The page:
From Shulman's Eat the City: “The High Line, an elevated freight line, had to be constructed from Thirty-Fourth Street down to Spring Street, cutting right inside of warehouses to make second-story meat deliveries.” In this image, the High Line runs through the former Cudahy Meatpacking plant. Photographer unknown.
Journalist Robin Shulman, author of Eat the City, will lead a unique walking tour of the High Line’s fascinating food history on Wednesday, June 5. To whet your appetite for Robin’s tour, we’ve included an excerpt from her book below. Learn more about ‘Eat the City’ High Line Meat Tour and purchase tickets today.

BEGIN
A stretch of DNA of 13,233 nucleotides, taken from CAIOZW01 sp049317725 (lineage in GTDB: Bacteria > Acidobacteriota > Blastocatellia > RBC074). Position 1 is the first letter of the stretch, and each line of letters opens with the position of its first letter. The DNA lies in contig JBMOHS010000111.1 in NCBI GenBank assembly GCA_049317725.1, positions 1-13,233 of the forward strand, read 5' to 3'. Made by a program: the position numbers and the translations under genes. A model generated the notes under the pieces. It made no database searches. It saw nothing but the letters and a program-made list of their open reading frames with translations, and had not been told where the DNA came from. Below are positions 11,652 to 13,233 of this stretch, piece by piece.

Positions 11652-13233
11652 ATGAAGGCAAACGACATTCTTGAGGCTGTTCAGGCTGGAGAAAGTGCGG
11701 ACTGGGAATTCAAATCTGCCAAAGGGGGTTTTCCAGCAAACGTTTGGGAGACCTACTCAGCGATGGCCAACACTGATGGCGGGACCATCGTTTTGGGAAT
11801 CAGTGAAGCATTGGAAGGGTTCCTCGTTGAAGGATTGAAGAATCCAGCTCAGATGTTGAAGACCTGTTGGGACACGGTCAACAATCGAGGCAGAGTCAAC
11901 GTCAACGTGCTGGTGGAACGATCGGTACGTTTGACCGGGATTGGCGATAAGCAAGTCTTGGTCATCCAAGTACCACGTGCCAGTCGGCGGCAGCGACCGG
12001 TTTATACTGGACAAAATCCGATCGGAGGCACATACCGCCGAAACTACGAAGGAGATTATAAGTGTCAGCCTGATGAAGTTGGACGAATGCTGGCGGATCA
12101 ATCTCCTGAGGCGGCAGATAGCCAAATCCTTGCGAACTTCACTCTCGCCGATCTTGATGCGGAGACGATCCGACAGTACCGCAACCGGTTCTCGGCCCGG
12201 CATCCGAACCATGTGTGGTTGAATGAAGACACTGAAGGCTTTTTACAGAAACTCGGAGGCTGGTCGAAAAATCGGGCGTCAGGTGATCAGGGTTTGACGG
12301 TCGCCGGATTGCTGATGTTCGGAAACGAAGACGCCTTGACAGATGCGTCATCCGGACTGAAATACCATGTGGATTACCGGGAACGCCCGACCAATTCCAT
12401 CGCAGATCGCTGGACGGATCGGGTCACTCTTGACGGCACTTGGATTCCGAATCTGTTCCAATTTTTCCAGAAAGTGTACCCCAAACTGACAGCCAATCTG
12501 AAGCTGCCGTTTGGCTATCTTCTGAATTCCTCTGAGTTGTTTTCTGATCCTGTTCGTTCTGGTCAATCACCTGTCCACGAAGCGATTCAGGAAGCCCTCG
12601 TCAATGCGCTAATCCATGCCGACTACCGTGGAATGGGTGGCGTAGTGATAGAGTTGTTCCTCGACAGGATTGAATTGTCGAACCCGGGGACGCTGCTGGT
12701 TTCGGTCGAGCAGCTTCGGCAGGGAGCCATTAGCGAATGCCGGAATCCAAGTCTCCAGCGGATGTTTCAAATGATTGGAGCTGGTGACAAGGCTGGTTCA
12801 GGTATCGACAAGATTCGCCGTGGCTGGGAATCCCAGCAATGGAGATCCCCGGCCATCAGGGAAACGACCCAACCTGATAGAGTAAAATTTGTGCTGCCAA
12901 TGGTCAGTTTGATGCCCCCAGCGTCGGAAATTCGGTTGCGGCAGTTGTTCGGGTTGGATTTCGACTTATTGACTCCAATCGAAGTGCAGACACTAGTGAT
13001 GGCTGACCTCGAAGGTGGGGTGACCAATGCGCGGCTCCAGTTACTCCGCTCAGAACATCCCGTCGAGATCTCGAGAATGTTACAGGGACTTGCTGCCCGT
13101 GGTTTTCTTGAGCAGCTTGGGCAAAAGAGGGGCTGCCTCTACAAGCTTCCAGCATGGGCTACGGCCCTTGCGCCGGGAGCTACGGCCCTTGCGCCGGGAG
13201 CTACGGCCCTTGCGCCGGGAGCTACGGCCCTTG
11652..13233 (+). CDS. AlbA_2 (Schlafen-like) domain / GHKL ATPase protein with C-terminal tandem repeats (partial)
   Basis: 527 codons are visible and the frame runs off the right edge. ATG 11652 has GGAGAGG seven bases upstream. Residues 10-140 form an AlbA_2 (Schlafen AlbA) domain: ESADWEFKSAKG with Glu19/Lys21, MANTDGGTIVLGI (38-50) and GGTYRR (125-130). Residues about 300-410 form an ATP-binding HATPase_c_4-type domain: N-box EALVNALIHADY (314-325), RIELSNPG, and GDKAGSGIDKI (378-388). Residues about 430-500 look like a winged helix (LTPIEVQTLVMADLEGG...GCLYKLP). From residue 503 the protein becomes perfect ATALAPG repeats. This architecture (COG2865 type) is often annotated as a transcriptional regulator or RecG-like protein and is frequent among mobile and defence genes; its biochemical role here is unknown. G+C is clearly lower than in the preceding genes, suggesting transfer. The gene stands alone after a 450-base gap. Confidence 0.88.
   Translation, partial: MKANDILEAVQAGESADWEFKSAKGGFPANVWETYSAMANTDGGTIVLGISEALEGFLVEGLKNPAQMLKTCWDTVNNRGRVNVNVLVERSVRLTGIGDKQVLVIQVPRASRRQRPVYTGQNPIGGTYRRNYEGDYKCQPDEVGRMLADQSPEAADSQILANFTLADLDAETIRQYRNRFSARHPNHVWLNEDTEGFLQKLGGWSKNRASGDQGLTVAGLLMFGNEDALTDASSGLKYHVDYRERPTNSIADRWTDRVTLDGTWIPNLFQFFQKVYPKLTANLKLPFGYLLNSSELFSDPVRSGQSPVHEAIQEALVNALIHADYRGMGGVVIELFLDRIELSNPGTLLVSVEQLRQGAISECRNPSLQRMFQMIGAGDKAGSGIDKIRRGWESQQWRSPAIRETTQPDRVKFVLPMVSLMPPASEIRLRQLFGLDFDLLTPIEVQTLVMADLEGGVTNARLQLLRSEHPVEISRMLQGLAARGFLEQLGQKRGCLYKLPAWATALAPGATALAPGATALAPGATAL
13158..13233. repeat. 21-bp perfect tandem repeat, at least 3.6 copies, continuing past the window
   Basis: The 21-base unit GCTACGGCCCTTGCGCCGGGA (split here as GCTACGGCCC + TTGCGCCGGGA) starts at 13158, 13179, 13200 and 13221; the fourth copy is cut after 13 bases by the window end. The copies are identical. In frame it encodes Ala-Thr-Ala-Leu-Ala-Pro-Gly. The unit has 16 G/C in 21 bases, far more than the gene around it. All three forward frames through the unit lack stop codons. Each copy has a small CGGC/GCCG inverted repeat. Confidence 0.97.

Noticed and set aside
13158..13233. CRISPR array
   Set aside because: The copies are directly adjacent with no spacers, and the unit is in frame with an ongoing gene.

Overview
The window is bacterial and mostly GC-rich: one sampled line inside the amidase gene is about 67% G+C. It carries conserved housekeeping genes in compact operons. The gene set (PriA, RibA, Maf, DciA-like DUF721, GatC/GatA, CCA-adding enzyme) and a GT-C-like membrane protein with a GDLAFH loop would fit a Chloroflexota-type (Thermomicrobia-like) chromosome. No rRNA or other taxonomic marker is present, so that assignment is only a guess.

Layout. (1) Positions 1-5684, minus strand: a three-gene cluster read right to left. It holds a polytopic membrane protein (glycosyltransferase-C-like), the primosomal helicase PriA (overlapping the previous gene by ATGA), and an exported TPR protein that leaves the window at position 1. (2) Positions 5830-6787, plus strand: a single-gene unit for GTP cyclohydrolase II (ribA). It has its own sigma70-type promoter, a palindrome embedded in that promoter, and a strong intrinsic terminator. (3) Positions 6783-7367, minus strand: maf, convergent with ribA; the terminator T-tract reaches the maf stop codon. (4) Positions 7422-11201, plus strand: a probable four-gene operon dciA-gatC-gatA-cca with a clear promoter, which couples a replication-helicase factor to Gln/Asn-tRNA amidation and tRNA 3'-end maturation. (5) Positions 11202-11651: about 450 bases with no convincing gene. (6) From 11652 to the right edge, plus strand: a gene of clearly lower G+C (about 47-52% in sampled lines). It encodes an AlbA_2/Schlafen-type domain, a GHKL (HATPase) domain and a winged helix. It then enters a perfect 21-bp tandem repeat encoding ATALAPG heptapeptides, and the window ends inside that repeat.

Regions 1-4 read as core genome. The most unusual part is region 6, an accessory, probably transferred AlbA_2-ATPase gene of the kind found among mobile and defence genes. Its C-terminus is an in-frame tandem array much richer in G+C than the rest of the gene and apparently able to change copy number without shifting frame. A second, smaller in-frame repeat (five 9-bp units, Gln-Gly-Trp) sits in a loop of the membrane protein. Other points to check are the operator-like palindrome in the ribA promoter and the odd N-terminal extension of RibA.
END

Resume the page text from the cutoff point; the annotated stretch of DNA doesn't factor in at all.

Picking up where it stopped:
In the 1870s, the Chicago clearinghouses shipping beef and pork to East Coast cities realized it would be cheaper to send dead meat than live steers. They built massive stockyards and slaughterhouses where they could “disassemble” cows and pack the carcasses to travel efficiently. In a leap of technology, they harvested ice from the Great Lakes and stored it in stations along the train routes to cool the meat they sent in rail cars all the way to eastern cities. Prices went down, and Harper’s Weekly heralded a new “era of cheap beef.”